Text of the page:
Wireless signals can detect your emotions with new device

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Scientists from MIT in collaboration with Artificial Intelligence Lab (CSAIL) have found a new approach to recognize human emotions. Scientists used EQ-Radio device to bounce waves off subjects and calculate their breathing patterns and heart rates. EQ radio device emits and captures reflected radio frequency (RF) waves.

The data then runs through an algorithm. The algorithm was programmed to match physical factors with different emotional evidence. It then classifies the person’s emotion as one of four states: sadness, anger, pleasure, and joy.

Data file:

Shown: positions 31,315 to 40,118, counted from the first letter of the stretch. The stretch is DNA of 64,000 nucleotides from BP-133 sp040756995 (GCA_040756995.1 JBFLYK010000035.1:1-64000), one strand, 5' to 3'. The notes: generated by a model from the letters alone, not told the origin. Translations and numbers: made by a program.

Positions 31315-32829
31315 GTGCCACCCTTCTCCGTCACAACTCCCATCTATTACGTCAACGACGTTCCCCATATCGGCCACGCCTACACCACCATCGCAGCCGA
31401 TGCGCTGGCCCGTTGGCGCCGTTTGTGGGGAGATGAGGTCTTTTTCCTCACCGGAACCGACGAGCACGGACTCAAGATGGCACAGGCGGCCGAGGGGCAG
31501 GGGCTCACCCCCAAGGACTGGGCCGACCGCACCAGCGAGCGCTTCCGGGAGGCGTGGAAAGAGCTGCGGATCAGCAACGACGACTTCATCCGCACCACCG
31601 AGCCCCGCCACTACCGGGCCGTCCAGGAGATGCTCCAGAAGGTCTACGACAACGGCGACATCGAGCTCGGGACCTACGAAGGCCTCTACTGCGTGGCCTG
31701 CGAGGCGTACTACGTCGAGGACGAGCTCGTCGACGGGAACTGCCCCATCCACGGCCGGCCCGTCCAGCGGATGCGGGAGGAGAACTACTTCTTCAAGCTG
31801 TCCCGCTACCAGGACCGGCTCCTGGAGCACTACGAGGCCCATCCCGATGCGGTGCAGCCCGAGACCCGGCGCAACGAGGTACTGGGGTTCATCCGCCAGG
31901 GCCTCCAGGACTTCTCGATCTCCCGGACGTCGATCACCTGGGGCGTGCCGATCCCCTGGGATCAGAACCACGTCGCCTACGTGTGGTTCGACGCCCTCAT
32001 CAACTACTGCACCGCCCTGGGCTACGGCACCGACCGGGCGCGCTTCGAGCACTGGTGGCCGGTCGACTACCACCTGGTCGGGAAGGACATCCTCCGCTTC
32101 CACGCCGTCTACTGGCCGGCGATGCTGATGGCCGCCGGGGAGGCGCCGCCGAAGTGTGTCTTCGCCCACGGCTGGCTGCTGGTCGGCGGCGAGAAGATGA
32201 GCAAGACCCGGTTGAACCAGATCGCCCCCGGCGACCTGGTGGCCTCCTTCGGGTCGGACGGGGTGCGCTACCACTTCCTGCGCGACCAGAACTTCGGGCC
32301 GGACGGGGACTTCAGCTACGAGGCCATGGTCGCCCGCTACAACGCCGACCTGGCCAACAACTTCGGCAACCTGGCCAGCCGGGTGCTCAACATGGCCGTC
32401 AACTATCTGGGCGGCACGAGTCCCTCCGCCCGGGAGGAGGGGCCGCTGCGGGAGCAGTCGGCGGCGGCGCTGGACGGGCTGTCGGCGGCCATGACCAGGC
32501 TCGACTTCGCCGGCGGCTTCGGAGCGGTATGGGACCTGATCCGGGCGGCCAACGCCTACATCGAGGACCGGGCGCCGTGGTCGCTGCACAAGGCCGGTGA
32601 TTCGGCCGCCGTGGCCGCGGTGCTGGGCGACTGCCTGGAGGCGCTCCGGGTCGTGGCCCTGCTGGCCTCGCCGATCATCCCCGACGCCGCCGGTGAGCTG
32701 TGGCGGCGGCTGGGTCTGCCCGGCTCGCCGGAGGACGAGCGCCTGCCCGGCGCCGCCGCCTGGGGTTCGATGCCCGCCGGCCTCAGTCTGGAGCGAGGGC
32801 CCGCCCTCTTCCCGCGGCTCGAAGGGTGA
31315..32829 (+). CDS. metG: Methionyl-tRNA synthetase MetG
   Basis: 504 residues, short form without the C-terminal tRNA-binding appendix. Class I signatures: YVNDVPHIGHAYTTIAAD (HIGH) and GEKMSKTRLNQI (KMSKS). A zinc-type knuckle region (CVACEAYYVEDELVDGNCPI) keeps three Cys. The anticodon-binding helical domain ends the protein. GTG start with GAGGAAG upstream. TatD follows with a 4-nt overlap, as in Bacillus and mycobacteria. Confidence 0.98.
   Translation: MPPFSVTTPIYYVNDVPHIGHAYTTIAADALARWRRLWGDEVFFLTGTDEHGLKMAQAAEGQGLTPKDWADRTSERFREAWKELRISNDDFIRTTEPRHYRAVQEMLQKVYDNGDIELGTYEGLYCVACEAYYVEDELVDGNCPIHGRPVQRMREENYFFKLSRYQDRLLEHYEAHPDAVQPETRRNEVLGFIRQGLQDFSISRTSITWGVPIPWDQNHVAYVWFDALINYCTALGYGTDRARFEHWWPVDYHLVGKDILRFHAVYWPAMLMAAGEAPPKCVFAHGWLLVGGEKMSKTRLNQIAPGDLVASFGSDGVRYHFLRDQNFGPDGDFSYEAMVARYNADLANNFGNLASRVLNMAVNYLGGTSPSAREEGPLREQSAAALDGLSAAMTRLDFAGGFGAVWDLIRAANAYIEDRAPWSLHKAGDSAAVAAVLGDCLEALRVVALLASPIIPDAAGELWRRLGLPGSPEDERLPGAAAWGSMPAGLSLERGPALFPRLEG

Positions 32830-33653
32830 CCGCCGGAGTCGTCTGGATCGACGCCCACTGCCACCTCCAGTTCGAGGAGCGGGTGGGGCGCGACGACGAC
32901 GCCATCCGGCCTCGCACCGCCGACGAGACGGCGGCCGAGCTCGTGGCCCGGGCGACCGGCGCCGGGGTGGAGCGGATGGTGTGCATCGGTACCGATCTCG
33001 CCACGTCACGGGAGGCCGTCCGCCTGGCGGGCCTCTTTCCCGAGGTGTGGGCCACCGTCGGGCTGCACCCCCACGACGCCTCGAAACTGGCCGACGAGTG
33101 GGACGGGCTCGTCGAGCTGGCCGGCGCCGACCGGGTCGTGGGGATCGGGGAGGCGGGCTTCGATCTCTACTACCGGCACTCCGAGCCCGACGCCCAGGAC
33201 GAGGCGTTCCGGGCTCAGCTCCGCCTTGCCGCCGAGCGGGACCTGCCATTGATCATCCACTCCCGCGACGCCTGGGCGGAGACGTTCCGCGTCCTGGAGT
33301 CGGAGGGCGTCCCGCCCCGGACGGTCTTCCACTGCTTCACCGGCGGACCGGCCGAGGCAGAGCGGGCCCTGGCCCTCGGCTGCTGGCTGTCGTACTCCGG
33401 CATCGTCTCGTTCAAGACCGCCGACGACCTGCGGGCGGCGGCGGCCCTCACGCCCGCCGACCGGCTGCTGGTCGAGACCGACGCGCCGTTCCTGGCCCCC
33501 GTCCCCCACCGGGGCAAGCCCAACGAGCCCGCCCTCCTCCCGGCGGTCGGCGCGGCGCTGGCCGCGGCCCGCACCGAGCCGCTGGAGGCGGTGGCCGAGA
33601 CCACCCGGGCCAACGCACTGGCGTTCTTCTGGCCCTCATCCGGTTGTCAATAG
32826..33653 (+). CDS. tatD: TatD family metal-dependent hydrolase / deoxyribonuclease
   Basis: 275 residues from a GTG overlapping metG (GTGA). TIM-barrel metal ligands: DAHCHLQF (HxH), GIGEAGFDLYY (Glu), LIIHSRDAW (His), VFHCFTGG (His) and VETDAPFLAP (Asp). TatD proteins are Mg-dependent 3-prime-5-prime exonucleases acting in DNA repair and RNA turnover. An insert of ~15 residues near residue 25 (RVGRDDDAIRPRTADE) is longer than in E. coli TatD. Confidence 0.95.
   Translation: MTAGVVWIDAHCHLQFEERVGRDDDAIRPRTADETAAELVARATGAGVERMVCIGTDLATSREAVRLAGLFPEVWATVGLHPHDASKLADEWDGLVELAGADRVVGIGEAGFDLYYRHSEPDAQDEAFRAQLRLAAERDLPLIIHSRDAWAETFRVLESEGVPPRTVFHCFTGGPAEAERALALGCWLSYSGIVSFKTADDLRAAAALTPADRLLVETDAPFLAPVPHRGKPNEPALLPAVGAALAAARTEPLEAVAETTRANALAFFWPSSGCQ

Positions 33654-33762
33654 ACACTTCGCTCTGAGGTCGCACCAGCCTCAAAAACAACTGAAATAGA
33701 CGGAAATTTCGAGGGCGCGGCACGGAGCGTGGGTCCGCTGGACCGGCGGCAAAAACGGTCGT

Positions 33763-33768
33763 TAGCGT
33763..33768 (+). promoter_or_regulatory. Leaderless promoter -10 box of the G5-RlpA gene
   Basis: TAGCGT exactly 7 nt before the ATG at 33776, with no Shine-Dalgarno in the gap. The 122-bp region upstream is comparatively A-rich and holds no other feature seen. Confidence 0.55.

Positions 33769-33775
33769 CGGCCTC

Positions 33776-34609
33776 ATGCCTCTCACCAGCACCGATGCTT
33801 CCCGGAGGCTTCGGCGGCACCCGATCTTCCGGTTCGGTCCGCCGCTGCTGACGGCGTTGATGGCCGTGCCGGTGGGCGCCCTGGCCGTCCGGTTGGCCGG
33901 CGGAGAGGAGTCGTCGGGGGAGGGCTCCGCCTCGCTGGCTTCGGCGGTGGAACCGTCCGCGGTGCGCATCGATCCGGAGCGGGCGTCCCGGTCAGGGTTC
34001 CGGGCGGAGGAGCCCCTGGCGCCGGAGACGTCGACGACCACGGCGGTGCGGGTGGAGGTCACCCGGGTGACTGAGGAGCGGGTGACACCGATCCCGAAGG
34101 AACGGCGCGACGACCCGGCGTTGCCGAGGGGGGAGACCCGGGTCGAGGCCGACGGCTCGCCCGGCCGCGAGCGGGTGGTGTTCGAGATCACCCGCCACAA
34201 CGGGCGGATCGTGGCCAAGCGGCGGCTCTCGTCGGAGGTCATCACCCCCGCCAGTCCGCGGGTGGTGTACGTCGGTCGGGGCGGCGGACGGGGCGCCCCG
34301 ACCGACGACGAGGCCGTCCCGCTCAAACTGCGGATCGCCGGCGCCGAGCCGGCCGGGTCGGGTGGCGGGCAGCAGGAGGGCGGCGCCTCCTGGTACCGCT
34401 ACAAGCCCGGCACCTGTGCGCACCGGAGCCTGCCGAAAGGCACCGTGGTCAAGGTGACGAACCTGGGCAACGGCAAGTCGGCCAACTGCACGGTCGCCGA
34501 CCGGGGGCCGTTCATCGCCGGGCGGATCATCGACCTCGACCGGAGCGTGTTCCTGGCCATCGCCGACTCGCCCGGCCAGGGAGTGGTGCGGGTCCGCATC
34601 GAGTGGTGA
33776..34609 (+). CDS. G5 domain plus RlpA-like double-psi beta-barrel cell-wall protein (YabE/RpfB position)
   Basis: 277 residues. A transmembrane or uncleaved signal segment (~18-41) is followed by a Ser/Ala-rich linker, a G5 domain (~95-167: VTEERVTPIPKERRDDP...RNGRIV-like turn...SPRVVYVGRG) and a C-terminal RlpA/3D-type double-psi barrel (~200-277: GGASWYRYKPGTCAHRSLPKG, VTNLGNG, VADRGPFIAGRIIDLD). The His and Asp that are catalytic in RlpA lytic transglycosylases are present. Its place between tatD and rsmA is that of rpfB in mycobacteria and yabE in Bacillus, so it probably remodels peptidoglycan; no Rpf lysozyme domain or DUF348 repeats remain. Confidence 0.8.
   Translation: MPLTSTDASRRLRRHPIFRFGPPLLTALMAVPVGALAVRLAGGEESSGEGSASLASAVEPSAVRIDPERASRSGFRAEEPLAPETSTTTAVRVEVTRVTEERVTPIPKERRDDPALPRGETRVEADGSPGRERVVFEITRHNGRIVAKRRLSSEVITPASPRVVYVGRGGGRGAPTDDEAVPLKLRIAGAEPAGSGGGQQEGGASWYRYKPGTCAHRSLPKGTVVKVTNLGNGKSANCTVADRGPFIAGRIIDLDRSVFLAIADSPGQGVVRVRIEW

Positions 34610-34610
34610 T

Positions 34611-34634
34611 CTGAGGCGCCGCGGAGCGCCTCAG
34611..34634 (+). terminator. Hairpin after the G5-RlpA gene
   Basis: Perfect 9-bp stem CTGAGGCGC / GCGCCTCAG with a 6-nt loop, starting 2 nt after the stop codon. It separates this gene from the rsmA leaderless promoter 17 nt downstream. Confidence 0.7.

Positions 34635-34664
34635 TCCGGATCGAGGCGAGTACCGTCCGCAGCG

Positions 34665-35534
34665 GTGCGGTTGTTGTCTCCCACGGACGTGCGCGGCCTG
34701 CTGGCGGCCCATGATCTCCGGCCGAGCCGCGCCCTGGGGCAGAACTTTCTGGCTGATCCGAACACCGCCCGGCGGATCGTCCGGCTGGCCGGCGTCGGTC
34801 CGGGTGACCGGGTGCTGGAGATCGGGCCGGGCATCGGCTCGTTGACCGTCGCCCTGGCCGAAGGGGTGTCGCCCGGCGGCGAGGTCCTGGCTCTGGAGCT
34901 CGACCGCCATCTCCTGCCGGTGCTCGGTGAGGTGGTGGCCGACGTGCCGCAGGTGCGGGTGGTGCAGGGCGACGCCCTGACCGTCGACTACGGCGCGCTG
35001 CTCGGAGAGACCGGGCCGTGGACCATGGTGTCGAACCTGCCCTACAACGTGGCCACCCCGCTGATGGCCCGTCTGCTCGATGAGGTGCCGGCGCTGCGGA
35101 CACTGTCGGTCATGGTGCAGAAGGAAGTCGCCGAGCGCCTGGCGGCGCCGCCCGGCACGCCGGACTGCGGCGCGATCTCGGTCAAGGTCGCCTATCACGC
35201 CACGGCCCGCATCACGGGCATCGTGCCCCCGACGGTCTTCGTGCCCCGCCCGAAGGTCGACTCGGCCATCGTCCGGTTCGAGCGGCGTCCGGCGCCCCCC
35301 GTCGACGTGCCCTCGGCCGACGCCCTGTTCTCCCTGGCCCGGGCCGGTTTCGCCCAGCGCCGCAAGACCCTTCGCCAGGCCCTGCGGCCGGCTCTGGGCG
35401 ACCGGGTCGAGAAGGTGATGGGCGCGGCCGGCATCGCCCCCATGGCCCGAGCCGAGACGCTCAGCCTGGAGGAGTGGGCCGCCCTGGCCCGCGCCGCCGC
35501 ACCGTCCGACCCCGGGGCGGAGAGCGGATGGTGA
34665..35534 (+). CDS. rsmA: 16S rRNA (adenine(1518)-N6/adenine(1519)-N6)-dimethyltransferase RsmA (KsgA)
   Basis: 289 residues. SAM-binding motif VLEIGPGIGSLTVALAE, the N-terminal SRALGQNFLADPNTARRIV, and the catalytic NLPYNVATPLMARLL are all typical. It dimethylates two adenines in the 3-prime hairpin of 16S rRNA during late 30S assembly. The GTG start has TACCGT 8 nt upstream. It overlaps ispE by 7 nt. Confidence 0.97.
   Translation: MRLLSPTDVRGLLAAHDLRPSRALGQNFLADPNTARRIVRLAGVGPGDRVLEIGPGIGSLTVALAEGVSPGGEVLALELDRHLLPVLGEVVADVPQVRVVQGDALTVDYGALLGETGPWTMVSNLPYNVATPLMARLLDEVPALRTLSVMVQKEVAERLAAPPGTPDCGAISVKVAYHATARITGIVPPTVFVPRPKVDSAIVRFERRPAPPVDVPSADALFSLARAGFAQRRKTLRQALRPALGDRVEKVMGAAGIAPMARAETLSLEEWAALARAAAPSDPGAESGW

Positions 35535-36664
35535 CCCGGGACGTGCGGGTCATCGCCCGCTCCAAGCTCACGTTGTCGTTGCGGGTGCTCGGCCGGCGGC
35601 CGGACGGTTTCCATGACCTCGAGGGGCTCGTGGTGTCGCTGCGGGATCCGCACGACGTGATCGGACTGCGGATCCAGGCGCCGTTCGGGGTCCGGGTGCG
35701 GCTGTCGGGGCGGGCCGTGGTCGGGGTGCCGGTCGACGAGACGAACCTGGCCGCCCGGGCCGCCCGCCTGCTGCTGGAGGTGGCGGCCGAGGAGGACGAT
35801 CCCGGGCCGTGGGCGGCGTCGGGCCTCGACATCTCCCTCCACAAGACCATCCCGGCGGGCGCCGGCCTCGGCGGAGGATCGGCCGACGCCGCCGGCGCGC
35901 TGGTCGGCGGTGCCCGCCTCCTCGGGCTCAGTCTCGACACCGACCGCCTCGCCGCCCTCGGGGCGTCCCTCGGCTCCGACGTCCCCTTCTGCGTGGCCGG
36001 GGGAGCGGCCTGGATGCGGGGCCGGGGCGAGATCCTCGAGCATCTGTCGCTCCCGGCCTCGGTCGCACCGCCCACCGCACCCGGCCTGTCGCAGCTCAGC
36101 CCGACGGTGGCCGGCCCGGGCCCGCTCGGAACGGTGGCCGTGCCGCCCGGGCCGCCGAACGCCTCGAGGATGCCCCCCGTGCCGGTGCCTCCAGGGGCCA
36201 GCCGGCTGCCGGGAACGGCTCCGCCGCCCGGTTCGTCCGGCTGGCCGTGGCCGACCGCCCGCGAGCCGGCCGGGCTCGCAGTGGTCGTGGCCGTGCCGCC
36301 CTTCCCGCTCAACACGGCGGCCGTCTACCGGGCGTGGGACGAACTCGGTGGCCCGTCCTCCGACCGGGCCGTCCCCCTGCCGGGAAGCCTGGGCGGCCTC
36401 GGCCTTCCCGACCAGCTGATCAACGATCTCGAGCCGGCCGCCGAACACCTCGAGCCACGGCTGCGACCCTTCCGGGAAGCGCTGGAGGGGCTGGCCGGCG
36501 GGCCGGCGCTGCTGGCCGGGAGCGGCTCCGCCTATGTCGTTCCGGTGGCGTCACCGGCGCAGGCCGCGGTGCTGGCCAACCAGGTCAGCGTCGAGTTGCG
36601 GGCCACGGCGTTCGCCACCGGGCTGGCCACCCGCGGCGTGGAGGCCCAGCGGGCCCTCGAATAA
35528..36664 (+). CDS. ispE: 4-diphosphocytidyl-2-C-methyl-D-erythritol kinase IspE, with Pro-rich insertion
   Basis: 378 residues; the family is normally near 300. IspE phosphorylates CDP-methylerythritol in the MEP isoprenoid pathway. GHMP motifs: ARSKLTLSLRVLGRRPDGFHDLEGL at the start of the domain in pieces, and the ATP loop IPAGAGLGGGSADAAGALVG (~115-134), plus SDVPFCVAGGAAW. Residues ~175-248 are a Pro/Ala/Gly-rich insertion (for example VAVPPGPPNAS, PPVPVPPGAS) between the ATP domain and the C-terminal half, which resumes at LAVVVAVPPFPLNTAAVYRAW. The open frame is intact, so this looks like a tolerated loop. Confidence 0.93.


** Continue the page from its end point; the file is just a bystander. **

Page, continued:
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Scientists took 12 participants. They instruct them to sit three to four feet away from the device. The researchers instructed the subjects to recall a personal experience that made them feel a certain emotion. That established a “ground truth,” or an emotion that the researchers could test to see if the machine would catch it.

The device then uses one of two methods to predict the subject’s feelings. It may either use person’s ground truth as a baseline for future predictions or the baselines gathered from the other participants’ reported emotions.

After that, each subject recalled different experiences that trigger one emotion out of the four emotions the machine could detect. The device measures heart and breathing rates within two minutes.

As the result, the device shows 87% accuracy when depends on person’s baseline and 72% accuracy with people’s emotions.